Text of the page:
So, why don’t Jews, when confronted with these passages, decide to adhere to all the rules of Exodus through Deuteronomy? It’s because they have gone through the Enlightenment and have been brought up on enlightened values that forbid slavery, having two wives, etc. And why don’t Christians, when confronted with these passages, decide that Jesus after all was not the Prince of Peace they have been led to believe he was? Why don’t they enter banks with whips (today one would use a gun) and drive all the bankers out and pour their money on the floor? It’s because they will assume that these are outliers, that they must be interpreted in their context, that they are allegorical, etc. But they too are influenced by the Enlightenment and so prefer a peaceful Jesus to a combative Jesus.
Meanwhile, the Muslim world never went through the Enlightenment. (Twenty years ago I went to a talk by a Muslim philosopher who said that the Muslim world could have gone through the Enlightenment, but they decided not to.) When I was young, the West generally thought of itself as superior to other cultures and strongly suggested that they ought to adopt enlightened values, but that ended several decades ago. Today, we no longer issue such suggestions to the rest of the world, and even here in the West, the rhetoric that Muslim immigrants are likely to hear is the left’s perversion of the Enlightenment, which most of us know: the West is evil, while the rest of the world is fine; Muslims shouldn’t have to give up their values by assimilating; there is nothing wrong with them attacking us, etc. There is nothing coming from the left suggesting that Muslims should look for peaceful leaders like Gandhi, or that they should treat all people with respect, or that they should try to reform Islam and make it more enlightened. The left treats Tariq Ramadan as a moderate and has no problems with sticking up for the Iranian theocracy against those protesting against it and for the Muslim Brotherhood against those in Egypt who share their own secular values. The only thing the left has done which would discourage these would-be soldiers of ISIS is to insist that “jihad” means an inner struggle, and I assume that any jihadist can overcome that with ease.
Why, fed a steady diet of this kind of rhetoric, wouldn’t any moderate Muslim simply cave when shown the more vicious parts of the Qur’an? Nothing has prepared them to say to the Islamists, “You are so wrong. It is wrong to do the things you are doing.” Nor have they been prepared to say things like, “You are taking these out of context” or “Those were applicable only during that era of Muhammad’s life” or something else that would negate the force of such verses. As for stories of Muhammad’s wars and atrocities, any history is a simplification, and what we know of Muhammad is sketchy enough that any would-be moderate could easily sweep away any troubling episode by claiming it is not as well supported as people once thought. Or it could be argued that while he was bloodthirsty, he was the least bloodthirsty warrior of his era. There is plenty of room for making Islam into a moderate religion.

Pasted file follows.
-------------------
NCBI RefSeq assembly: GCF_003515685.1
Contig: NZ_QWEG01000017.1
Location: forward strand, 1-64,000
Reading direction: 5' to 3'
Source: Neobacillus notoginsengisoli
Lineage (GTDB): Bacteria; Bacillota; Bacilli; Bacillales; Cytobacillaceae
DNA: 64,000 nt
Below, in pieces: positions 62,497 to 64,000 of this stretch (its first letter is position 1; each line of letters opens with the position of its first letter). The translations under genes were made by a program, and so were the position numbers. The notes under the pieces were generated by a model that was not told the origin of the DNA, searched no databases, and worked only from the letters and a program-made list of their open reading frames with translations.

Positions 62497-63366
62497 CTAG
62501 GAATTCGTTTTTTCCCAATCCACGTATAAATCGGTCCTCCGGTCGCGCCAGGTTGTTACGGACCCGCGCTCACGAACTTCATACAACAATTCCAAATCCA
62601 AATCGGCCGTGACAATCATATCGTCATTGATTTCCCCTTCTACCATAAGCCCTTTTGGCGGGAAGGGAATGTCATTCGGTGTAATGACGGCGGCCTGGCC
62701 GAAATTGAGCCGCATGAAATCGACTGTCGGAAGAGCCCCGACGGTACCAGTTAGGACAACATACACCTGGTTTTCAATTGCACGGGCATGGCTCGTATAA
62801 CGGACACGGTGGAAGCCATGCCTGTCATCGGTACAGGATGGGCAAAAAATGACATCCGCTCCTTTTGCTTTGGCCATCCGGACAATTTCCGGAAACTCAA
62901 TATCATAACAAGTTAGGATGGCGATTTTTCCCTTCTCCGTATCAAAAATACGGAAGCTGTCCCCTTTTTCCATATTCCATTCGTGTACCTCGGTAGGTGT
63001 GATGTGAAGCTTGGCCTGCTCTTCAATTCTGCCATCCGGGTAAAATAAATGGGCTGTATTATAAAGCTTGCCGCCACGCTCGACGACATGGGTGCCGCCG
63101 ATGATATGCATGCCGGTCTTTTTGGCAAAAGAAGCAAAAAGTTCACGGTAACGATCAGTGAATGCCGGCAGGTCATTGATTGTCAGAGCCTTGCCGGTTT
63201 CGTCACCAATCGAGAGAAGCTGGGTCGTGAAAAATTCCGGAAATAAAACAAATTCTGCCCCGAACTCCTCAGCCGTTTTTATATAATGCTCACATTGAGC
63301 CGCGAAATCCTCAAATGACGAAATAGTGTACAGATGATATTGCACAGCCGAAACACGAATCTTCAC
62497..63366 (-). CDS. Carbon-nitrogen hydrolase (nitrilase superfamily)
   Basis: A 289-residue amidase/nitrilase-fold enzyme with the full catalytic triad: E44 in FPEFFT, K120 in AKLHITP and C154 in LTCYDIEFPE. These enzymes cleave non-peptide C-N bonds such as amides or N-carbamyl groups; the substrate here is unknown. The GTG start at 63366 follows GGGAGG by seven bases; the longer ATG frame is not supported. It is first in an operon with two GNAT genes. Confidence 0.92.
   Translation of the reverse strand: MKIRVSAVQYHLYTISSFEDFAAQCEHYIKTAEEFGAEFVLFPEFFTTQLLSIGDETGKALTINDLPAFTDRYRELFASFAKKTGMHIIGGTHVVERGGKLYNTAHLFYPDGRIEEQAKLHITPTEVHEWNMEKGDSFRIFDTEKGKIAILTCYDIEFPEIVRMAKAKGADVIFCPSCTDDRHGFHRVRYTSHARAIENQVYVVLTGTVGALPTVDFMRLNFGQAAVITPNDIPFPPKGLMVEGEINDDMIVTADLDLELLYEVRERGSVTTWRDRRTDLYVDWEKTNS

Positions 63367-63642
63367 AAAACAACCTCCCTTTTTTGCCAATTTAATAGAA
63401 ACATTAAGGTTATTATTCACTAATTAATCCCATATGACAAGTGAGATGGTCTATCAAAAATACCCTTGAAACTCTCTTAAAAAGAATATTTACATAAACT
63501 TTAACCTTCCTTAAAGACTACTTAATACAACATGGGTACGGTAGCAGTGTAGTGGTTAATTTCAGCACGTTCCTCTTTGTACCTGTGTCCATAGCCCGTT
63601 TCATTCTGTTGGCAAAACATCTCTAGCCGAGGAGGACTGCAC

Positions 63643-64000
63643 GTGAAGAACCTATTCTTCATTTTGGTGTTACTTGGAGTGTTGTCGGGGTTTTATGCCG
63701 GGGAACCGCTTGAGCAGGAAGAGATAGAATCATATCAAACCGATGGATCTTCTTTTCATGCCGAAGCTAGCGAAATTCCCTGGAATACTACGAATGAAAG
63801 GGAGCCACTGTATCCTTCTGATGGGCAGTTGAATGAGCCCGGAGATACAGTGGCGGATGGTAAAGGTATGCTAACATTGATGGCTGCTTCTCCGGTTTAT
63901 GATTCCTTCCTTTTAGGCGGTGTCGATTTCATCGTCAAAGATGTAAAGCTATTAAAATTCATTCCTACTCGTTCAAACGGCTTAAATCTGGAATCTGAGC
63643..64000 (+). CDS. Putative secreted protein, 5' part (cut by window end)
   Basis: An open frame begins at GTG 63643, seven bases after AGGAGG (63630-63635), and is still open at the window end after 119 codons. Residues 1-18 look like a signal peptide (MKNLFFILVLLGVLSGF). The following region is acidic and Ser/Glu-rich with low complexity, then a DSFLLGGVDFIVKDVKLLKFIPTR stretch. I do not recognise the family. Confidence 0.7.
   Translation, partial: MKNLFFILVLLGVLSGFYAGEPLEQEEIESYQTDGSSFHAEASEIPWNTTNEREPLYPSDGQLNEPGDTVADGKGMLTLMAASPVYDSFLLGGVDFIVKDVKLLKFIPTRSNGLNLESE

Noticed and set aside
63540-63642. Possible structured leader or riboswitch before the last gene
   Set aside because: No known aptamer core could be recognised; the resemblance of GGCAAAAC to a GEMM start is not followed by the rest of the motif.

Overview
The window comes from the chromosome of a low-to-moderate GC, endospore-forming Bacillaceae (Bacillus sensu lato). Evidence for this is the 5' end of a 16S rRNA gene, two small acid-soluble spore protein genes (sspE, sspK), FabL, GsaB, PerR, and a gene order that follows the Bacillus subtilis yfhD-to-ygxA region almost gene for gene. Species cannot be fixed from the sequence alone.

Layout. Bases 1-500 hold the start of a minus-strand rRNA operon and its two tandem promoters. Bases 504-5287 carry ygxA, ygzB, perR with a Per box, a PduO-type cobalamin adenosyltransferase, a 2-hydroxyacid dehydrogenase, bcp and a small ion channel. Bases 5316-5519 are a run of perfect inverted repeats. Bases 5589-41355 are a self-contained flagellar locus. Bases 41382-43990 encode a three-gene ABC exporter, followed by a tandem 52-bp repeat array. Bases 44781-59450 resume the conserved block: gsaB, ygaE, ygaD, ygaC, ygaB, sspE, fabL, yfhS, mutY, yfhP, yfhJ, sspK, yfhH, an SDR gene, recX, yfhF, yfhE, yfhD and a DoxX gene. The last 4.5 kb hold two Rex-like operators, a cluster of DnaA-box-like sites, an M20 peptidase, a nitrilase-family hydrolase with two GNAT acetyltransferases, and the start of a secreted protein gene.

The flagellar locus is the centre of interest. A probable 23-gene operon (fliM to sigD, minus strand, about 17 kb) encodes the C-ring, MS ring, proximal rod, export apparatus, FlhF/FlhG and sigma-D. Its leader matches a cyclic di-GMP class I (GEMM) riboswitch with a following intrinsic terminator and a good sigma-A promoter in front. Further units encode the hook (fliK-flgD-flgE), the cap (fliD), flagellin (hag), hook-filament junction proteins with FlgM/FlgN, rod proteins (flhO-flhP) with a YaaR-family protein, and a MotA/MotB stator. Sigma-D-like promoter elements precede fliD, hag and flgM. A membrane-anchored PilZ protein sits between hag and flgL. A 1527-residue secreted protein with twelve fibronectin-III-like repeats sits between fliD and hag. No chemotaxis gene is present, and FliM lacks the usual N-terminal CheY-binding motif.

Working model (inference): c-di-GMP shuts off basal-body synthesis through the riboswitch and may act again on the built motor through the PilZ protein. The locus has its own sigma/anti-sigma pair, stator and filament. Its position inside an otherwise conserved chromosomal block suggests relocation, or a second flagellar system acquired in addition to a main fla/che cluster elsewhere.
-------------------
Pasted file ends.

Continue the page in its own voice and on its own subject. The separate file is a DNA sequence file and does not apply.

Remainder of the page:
As for the left, even with the spectacle of Muslims slaughtering other Muslims, of Muslims selling off women captured during war, of Muslims beheading people they have kidnapped, the leftist rhetoric has remained the same. The U.S. is still more evil than ISIS, it in fact helped bring about ISIS by creating chaos in that part of the world by its 2003 invasion, it is more of a threat to world peace than anyone else, and so on. They still cling to the idea that criticizing Islam is racist.
These are the people who think that society should be open to change, though when their own rhetoric obviously needs to be changed, they can’t do it.
A British group called the National Union of Students thought about condemning the atrocities of ISIS, but a group of black students objected, saying it was Islamophobic and a justification for war, and so the resolution was not passed. See here. It is true that the main person who rejected the resolution was working on her own version, but we will see if she actually comes up with anything substantive. Condemning ISIS is a no-brainer, and everyone in the West who has the slightest interest in human rights should be able to do it, but too often our liberals and leftists are not doing so. This is why I call them pre-Islamists.